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Improved Rotor Track And Balance Algorithm And System Identification Of Rotorcraft Using Flight Data
Rotor track and balance is an essential part of maintenance for the rotorcraft industry. Methods for solving rotor track and balance problems to minimize undesirable vibrations in the cockpit and cabin of rotorcraft are analyzed. Additionally, different approaches to system identification for airframe response are discussed with emphasis on real-life practical applications. Rotor track and balance vibration optimization methods using least squares, weighted least squares, linear quadratic regulator, two-sensors only in the fundamental frequency, all sensors in the fundamental frequency, and all sensors in all frequencies up to N-1 of the fundamental frequency are formulated within this study and used to calculate control adjustments quickly. The resulting vibration reduction is simulated by approximating the effects of rotor adjustments utilizing a sensitivity matrix that maps the rotor track and balance controls to the response of the rotor. Finally, experimental data involving the use of the proposed method on actual experimental flights are shown. System identification of a helicopter airframe is conducted by capturing flight data from sensors throughout the cockpit and cabin as a result of a rotor track and balance control changes. A conventional approach, which plots data acquired from single control type adjustments on polar charts to aid in the proper identification of sensitivity coefficients, is discussed. The proposed recursive least squares algorithm is developed and implemented against a database containing hundreds of flights and has flexibility in accepting input data. Results show that modeling airframe responses from sensitivity coefficients using large data sets compared to the few gathered during flight test on a test aircraft are more accurate in terms of predicting the vibration level after control adjustment changes. This proposed methodology allows sensitivity coefficient development to continue as the aircraft is being produced. The method converges quickly and produces accurate results while successive measurements fine tune the sensitivity coefficients. This leads to the ability to better model airframe response and ultimately translates to lower flight counts. As a result, time and money can be saved during business operations.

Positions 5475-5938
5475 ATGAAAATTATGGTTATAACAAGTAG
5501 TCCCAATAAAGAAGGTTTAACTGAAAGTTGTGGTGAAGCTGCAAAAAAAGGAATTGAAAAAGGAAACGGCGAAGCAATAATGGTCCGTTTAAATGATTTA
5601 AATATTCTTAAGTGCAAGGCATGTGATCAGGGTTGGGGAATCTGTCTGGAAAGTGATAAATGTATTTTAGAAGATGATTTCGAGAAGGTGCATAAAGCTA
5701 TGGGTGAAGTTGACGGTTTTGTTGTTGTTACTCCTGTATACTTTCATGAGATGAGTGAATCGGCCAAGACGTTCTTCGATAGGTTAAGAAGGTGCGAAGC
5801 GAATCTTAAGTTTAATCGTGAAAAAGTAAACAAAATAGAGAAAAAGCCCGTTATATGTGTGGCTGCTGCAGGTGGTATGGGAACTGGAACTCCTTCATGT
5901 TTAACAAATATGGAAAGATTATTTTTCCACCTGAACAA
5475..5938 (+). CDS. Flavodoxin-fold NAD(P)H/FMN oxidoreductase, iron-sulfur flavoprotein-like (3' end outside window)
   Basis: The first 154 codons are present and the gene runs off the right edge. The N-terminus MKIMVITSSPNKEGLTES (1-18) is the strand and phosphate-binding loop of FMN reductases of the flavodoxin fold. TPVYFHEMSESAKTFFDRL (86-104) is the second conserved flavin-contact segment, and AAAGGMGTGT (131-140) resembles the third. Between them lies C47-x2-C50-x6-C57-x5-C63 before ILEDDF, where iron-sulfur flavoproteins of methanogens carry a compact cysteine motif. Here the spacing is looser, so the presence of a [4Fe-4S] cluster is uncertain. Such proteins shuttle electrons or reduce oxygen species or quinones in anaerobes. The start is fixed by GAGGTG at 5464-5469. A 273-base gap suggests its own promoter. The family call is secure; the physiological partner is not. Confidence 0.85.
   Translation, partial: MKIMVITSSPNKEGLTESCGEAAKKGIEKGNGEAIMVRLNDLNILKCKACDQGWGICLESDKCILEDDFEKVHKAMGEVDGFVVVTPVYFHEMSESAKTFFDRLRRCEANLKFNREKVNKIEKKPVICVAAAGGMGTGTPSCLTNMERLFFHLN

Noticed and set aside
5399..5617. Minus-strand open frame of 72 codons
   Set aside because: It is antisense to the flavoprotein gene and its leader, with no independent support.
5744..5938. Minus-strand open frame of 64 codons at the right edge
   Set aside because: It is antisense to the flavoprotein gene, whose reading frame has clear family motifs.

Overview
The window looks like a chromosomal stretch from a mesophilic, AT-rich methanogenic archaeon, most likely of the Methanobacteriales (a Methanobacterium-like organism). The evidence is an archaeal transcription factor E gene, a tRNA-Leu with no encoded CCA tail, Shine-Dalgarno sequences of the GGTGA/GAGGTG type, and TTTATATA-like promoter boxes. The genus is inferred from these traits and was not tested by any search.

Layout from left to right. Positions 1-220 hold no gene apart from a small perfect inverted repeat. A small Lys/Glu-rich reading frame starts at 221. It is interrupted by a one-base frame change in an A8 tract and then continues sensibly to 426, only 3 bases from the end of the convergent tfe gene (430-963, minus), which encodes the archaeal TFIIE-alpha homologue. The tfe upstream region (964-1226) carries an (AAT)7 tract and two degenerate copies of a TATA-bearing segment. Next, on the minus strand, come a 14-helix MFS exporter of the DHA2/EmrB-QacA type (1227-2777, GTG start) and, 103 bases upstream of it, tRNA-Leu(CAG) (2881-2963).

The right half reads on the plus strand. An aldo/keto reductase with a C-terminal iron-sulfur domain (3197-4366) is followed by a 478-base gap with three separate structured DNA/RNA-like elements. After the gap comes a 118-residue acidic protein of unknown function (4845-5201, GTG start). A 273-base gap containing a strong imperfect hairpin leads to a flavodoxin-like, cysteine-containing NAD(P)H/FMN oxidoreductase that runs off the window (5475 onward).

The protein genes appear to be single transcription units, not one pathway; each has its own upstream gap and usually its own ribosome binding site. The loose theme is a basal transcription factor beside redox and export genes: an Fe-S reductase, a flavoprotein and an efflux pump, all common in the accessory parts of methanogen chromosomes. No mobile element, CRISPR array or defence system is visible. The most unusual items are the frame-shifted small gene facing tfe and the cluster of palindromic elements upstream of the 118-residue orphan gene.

Rotor Track and Balance; Rotorcraft; Helicopter Tuning
Lal, Amit; Lipson, Hod
Ph.D. of Aerospace Engineering
Doctor of Philosophy
dissertation or thesis